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Examine your progress at each recurring period of receiving the body and blood of your Savior Christ. Detect the vast remains of selfishness in your heart, spirit, and conduct. Pursue them out in their meanderings. Imbibe more adequately the commanding motive of the love of Christ.

Qui amat non laborat,says Augustine—nothing is painful to love, it fills the soul, it makes it forget all other things, it changes the taste, it is ever active, ever alert, ever studious, ever watchful for opportunities. It is in virtue of a delectatio victrix,” says a modern author, “that Christianity makes us its own.”

But if there is no point in your moral history where we can erect this memorial ; or if the matter be doubt. ful; or if declines, like a land-flood, have sapped the barrier, then I beseech you this day to begin; I pray you to set up the ensign here. Henceforth, I earnestly entreat you to enter on a religious life. Henceforth examine the proofs of a selfish and dead state of heart. Henceforth consider the claims God has over you ; and your fearful guilt in having lived so long unto yourself. Let “the time past of your life suffice to have wrought the will of the Gentiles." Henceforth live to Christ, live to your neighbor, live to the gospel, live to prayer, live to your Bible, live to your own happiness, live to heaven. This only, will bring you back to that for which man created, and without which he must be for ever miserable—to derive all his happiness from God; to subject his will to that of his Maker in the Revelation he has made to him of it in Christ Jesus ; and to seek his own felicity in harmonious connection with the present and eternal happiness of others.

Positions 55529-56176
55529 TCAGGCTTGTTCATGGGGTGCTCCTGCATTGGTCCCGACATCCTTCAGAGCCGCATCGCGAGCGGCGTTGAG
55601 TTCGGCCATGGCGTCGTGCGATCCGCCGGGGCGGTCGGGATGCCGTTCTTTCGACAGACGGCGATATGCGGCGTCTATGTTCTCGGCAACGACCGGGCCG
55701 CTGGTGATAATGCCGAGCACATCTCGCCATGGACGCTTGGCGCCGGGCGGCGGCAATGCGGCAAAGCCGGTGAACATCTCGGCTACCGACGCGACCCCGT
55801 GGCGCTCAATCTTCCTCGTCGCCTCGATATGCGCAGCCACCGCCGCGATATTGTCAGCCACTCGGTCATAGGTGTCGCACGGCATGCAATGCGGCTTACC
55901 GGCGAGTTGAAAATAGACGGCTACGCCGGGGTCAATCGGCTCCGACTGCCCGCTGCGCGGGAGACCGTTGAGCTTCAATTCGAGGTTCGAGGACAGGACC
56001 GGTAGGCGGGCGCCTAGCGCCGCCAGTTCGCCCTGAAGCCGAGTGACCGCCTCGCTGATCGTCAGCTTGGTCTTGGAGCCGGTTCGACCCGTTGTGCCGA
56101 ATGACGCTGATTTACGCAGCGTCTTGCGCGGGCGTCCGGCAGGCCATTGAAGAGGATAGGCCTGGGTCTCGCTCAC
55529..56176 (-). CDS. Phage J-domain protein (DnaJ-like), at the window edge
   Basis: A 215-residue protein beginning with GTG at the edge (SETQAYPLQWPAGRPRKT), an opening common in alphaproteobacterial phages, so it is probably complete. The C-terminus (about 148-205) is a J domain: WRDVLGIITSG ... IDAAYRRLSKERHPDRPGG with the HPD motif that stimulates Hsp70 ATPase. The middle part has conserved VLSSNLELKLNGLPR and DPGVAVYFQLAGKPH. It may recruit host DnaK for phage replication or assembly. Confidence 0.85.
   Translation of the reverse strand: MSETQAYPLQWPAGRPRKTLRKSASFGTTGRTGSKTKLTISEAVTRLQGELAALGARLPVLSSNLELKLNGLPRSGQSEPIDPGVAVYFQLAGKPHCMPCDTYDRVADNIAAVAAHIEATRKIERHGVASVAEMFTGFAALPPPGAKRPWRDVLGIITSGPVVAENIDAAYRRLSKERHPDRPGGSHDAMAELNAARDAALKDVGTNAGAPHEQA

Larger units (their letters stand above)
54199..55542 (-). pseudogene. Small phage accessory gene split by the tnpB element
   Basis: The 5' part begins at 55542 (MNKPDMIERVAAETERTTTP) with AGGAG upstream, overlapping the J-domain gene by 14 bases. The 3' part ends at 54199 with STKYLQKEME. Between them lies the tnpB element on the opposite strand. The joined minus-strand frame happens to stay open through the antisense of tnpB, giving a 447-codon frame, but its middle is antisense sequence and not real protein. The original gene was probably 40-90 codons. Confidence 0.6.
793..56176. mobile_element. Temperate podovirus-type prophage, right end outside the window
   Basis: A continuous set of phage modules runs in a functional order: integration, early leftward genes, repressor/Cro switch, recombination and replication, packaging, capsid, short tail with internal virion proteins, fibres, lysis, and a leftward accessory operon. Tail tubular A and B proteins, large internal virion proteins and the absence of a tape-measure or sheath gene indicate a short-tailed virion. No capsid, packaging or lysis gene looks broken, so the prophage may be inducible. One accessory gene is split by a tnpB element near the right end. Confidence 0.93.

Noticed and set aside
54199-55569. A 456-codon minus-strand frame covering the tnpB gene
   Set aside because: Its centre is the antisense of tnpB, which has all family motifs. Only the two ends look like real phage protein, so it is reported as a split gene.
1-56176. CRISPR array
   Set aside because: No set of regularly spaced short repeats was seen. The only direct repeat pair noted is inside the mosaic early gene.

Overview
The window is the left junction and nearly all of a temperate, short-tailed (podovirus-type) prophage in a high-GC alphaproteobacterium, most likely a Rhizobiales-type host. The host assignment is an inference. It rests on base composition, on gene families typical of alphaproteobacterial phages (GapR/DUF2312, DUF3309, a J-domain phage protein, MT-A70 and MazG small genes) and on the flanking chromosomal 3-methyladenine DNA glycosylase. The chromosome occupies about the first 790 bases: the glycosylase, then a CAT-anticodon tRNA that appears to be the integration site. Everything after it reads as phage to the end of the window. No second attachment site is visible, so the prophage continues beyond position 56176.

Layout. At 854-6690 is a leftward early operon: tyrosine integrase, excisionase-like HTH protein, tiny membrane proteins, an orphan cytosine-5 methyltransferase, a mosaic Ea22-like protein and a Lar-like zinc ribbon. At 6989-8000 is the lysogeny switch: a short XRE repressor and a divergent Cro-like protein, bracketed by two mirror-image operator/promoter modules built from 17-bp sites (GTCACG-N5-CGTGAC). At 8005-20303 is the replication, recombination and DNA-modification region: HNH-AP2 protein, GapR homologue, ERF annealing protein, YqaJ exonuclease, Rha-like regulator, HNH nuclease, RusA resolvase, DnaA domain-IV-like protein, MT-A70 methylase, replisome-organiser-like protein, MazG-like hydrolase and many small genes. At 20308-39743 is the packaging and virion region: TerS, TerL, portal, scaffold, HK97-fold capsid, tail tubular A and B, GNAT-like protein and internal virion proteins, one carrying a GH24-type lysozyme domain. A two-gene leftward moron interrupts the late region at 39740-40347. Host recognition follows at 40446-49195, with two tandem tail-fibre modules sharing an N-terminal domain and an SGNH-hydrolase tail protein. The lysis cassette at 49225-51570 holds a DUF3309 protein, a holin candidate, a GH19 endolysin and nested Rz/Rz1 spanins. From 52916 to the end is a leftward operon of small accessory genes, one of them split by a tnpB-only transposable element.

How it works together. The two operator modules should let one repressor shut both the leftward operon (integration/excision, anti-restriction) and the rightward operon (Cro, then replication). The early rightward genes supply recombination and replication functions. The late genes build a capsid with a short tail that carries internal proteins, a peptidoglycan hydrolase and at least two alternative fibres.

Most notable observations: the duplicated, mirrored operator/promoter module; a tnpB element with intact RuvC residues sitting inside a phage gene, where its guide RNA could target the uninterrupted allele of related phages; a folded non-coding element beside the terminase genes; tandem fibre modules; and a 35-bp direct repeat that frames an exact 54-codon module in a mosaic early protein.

LUKE XI. 11, 12, 13. If a son shall ask bread of any of you that is a father, will he give him a stone? Or if he ask a fish, will he for a fish give him a serpent? Or if he shall ask an egg, will he offer him a scorpion ? If ye then, being evil, know horo to give good gifts unto your children ; how much more shall your heavenly Father give the Holy Spirit to them that ask him.

INDIA is a vast solitude. Christians are often stationed for years where they have but very partial, if any, public means of grace. Sickness also detains a large proportion of them for considerable periods from any regular attendance on the worship of God, even where it is celebrated. India, then, is the place for prayer.

The Christian wherever he goes may carry his Bible and his devotions with liim. One obvious instance, indeed, of the beneficial tendency of Christianity is, that it teaches and disposes man to pray; and thus directs him how to obtain constant relief under his necessities, and perpetual aids for understanding and performing all the other parts of his duty. Heathenism knows nothing of the only true object of prayer; Mohammedanism rejects the only Mediator between God and man. Christianity alone presents to us the one living and true God; not in the monstrous and cruel aspects of the Hindoo deities, but as a merciful and most tender Father; not through the intervention of a warlike and licentious impostor, þut through his most holy and only-begotten Son, first dying as a sacrifice for the pardon of our sins, and then obtaining for us the grace and influences of the Holy Ghost to renew and comfort our hearts.

It is in these two respects that I propose to consider our present important subject, Prayer, as it is set forth in the text: First, The object of it, our heavenly Father; and, secondly, The chief blessing to be sought for by it, the Holy Spirit. This will form a natural commencement of the

DIVISION of our entire course, The Christian life and conduct. For, after tracing out some features of the bearing and tendencies of Christianity in its great mysteries, and in the application of them to the human heart, such topics as we are now entering on,-prayer; the Holy Scriptures interpreted by affliction ;; the dangers of the world;* false philosophy exposed ;s consolation under the loss of friends; and the memory strengthened for retaining religious truth, will not improperly succeed.